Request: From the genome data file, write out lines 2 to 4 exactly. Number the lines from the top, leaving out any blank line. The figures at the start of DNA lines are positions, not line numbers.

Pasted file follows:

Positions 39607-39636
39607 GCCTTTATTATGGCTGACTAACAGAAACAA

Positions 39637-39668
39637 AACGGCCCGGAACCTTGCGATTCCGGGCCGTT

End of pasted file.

39607 GCCTTTATTATGGCTGACTAACAGAAACAA

Positions 39637-39668
39637 AACGGCCCGGAACCTTGCGATTCCGGGCCGTT